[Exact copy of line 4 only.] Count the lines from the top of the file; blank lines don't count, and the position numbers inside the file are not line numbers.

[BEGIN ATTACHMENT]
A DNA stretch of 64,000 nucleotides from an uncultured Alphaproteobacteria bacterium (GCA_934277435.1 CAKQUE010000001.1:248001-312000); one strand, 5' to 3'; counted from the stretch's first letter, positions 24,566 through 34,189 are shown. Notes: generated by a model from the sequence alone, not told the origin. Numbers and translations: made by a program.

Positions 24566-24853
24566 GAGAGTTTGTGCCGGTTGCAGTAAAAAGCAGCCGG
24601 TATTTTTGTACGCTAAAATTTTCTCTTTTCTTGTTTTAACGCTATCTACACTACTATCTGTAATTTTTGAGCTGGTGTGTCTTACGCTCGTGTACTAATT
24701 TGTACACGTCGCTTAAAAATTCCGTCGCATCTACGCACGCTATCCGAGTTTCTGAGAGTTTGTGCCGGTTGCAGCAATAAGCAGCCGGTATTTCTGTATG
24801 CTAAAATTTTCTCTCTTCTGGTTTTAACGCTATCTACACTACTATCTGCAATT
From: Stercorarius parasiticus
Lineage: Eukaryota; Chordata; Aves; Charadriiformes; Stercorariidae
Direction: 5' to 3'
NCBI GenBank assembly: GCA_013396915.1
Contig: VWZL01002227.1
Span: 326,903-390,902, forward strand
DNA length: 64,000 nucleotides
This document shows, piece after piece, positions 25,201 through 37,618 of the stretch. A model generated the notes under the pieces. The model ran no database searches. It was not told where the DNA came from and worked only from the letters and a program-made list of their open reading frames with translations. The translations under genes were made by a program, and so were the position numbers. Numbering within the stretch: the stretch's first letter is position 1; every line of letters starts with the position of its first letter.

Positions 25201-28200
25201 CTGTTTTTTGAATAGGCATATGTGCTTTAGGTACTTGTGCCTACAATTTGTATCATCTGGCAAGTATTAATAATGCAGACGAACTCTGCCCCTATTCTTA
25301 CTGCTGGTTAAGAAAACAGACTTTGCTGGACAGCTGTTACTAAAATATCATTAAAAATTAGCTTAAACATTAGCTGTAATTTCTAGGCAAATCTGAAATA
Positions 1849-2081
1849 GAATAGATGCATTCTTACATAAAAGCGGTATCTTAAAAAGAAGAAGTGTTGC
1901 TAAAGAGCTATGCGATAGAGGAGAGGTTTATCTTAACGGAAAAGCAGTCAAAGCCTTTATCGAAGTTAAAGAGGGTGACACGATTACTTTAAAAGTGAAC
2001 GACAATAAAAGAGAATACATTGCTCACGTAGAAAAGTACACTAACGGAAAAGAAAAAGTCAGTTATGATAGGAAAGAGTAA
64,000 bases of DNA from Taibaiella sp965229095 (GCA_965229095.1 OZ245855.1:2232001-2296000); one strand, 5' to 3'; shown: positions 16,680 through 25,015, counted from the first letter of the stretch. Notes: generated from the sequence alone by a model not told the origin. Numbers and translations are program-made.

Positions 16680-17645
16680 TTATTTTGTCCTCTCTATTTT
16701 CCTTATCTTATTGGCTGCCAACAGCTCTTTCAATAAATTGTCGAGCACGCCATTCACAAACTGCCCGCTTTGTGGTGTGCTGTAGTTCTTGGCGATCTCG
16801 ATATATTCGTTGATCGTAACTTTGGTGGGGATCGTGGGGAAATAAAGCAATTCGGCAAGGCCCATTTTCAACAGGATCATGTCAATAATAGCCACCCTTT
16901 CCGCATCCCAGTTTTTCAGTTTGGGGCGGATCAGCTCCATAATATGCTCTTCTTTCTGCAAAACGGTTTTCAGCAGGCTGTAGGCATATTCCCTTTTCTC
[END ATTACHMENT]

24601 TATTTTTGTACGCTAAAATTTTCTCTTTTCTTGTTTTAACGCTATCTACACTACTATCTGTAATTTTTGAGCTGGTGTGTCTTACGCTCGTGTACTAATT